MS Dhoni: Nonchalantly dislodging a bail to end an illustrious career
“Thanks. Thanks a lot for ur love and support throughout.from 1929 hrs consider me as Retired” – That and a four minute Instagram video was how a man with 538 international matches, 17,266 runs, 16 hundreds, 108 fifties, 359 sixes and 829 dismissals announced his retirement. Not to forget that his CV states that he is the only captain till date to have won all three major ICC tournaments.
However, like Mahendra Singh Dhoni has often celebrated a victory by uprooting a stump as a souvenir to go along with a smile, his retirement came without any extravagance. There will probably be a press conference somewhere down the line, but who knows! For now, we will all have to live with the fact that there will be no grand farewell for a player who scaled the same heights as Sachin Tendulkar, if not more!
Dhoni began his international career by being run out for a duck and it is nothing more than a coincidence that his last innings ended via a run out as well. What he achieved in between, as a player, a wicketkeeper and as a captain will be hard to achieve for any player who wishes to have a successful international career.
Combine all three aspects of his achievements together and you can be sure that nobody will get anywhere close to it.
Dhoni came in at a time when India was still struggling to find a ‘decent’ batsman-keeper. The Rahul Dravid experiment had been good but was not a long-term option. With all due respect,
Parthiv Patel and Dinesh Karthik are very good keepers and have since evolved into very reliable batsmen for their domestic and franchise teams. However, with India struggling to find a balance between bat and ball in ODI cricket, they needed a solid batsman-keeper than the other way round. When he entered the team, the thing people noticed most was his long hair and his not-so-copybook stance. The run out for a duck on debut did not make things any easier.
Having made just 22 runs in his first four ODIs, then captain Sourav Ganguly promoted Dhoni up to number three in the game against Pakistan. Dhoni wasted no time to grab that opportunity and smashed an unbeaten 148 off 123 balls, paving the way for a comfortable India win. He went on to score his maiden test hundred against the same opposition as well. The search for the ‘all-rounder’ had ended and India knew they could play five proper batsmen with Dhoni at six, whenever there would be the need for an extra bowler.
It was only during the 2007 World T20 when the senior players like Dravid, Tendulkar and Ganguly decided to opt out that Dhoni was given charge of a young team. Looking back at it, one can only thank the seniors for making that decision. While Dhoni had already made his name as a destructive keeper batsman, this was the beginning of the ‘captain’ who took Sourav Ganguly’s ground work to the next level and achieved things nobody could have dreamt of.
They say it’s a tough job being a keeper and a batsman. Hence, neither of some of the other wicketkeeping greats like Mark Boucher and Adam Gilchrist were given the additional responsibility of captaincy. Dhoni, though, was a cut above the rest. His uncanny ability to not get pressure of the result get to him is something legends have been in awe of.
He took a few harsh decisions, emphasized on the fitness of players and more importantly backed his instincts. Every person who has either played or has been involved in a non-playing capacity in a team captained by Dhoni has spoken of his tactical genius and his lack of interest in elaborate team meetings and analyzing numbers.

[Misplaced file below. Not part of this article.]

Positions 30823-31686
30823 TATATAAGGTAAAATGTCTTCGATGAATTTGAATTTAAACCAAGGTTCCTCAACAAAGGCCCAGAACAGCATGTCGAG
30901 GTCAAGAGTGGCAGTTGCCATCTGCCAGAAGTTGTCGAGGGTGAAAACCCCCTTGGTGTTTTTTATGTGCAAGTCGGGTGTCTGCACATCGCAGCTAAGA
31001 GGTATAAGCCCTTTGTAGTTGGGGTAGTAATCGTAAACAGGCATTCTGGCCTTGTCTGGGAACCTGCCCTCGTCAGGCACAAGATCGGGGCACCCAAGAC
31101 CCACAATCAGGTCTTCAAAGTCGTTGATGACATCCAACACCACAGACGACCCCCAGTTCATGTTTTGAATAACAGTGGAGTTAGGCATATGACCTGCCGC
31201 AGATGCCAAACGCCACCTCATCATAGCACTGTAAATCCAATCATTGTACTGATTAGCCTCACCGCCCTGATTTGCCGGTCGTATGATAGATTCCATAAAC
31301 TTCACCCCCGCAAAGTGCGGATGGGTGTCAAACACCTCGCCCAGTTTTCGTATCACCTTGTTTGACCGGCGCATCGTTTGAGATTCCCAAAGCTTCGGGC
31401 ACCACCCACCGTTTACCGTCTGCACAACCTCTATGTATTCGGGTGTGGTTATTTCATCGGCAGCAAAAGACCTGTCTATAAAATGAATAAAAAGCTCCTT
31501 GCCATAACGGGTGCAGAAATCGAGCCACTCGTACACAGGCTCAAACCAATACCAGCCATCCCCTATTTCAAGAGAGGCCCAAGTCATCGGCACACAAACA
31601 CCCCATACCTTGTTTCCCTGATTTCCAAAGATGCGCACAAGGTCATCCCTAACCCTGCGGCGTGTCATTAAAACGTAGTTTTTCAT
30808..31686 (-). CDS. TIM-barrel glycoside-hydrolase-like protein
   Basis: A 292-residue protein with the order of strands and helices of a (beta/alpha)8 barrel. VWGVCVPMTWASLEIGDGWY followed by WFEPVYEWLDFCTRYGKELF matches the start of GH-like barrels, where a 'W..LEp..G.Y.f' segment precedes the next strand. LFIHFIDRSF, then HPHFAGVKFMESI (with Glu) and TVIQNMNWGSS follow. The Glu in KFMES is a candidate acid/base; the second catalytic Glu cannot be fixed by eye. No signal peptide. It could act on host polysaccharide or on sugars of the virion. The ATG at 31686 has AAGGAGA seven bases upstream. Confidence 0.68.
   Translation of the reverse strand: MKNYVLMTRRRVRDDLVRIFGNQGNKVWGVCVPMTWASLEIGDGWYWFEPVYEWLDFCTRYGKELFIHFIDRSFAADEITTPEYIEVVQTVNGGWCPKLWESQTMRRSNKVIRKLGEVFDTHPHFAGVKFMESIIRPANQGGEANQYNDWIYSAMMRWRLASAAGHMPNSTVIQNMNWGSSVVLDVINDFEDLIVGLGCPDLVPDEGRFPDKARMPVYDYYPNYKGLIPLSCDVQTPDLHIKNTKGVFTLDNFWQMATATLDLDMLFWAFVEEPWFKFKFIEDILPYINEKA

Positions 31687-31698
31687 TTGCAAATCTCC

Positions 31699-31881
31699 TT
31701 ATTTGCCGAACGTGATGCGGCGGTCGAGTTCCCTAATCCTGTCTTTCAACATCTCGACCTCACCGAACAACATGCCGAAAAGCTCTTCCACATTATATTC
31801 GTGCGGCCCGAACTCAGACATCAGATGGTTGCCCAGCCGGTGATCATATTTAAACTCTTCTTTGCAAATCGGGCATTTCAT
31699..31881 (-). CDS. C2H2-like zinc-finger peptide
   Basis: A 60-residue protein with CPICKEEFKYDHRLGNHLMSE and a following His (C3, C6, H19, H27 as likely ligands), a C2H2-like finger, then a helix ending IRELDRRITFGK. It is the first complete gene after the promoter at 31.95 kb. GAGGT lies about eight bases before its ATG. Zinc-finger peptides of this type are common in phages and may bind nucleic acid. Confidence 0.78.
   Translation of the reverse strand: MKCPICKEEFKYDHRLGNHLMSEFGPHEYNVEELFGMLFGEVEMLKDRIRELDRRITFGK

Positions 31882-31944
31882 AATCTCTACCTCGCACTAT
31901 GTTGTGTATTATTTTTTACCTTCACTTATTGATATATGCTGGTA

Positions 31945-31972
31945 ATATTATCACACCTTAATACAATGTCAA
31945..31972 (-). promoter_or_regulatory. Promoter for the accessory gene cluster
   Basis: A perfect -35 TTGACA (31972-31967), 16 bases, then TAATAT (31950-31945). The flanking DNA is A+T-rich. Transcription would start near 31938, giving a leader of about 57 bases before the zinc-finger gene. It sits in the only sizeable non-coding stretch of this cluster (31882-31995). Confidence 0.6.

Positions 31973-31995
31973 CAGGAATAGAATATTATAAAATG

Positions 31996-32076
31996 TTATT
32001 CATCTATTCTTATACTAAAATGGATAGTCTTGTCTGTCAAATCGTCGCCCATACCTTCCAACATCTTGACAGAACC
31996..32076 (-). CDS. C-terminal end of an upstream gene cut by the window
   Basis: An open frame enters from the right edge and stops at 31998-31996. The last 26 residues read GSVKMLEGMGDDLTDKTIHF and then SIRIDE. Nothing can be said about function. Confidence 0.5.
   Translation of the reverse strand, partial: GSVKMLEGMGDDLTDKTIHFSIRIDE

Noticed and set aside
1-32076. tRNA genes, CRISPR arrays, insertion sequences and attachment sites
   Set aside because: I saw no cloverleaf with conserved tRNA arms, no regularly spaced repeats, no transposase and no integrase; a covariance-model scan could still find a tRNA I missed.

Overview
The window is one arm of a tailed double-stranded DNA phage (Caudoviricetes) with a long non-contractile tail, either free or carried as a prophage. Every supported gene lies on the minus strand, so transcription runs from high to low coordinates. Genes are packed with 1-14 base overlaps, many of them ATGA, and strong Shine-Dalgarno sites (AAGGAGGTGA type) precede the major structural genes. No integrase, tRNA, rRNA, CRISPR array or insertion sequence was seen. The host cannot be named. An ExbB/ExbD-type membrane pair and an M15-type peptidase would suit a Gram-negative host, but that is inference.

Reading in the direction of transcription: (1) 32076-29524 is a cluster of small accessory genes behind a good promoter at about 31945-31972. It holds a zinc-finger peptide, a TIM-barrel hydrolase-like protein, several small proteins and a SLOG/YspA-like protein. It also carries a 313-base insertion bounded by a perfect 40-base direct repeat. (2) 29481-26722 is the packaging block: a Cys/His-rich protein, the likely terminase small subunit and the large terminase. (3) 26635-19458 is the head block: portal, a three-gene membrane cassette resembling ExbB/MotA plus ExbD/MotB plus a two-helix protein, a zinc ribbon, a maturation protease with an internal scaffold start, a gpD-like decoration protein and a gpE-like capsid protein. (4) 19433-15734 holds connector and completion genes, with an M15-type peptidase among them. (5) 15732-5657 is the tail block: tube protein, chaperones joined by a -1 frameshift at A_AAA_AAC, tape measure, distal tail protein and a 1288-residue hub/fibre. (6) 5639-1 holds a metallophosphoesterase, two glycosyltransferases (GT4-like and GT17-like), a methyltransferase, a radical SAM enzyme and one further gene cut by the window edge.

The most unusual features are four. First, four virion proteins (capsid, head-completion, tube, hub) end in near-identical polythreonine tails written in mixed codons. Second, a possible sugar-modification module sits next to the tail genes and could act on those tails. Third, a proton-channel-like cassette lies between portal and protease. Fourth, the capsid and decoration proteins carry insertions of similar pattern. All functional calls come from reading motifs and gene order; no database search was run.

Nobody managed resources better than Dhoni. As I was going through the tributes on twitter this morning, the one common aspect which all his teammates and opponents have spoken about is about his ability to get the best out of players. Be it trusting Joginder
Sharma with the final over of the 2007 World T20 final to nurturing Kuldeep Yadav from behind the stumps, he knew what made a player tick.
In many ways, Indian fans hung on to the hope of seeing Dhoni one last time in the blue during the 2020 World Cup. However, with the pandemic pushing that the next year, those hopes had probably diminished. At 39, he probably could have another couple of IPL seasons left. But knowing Dhoni, you never know when he quietly uproots the stumps off his IPL career too.
Some of the Indian players who retired in the past decade or so have spoken about how Kapil Dev winning a world cup inspired them to become cricketers. One can be rest assured that
Dhoni’s achievements would have inspired many more!
Thank you Mahendra Singh Dhoni. Thanks for the entertainment and the memories of a lifetime. As of 1929hrs, yesterday, consider a part of all of our cricketing lives as Retired.
Dhoni scored 4,876 runs in 98 matches with 256 catches and 38 stumpings in a Test career that he called an end to in 2014. In ODIs, he scored 10,773 runs with 321 catches and 123 stumpings, last turning out for India in the ICC Cricket World Cup 2019. In T20Is, he aggregated 1617 runs with 57 catches and 34 stumpings. He scored six centuries in Tests and 10 in ODIs.
Dhoni spent 656 days as the top-ranked batsman in the MRF Tyres ICC Men’s ODI Player Rankings from 2006 to 2010 and was the ICC ODI Player of the Year in 2008 and 2009.
He was in the ICC ODI Teams of the Year in 2006, 2008, 2009, 2010, 2011, 2012, 2013 and 2014 and in the ICC Test Teams of the Year in 2009, 2010, 2012 and 2013. He won the ICC Spirit of Cricket award in 2011
©Cricket World 2020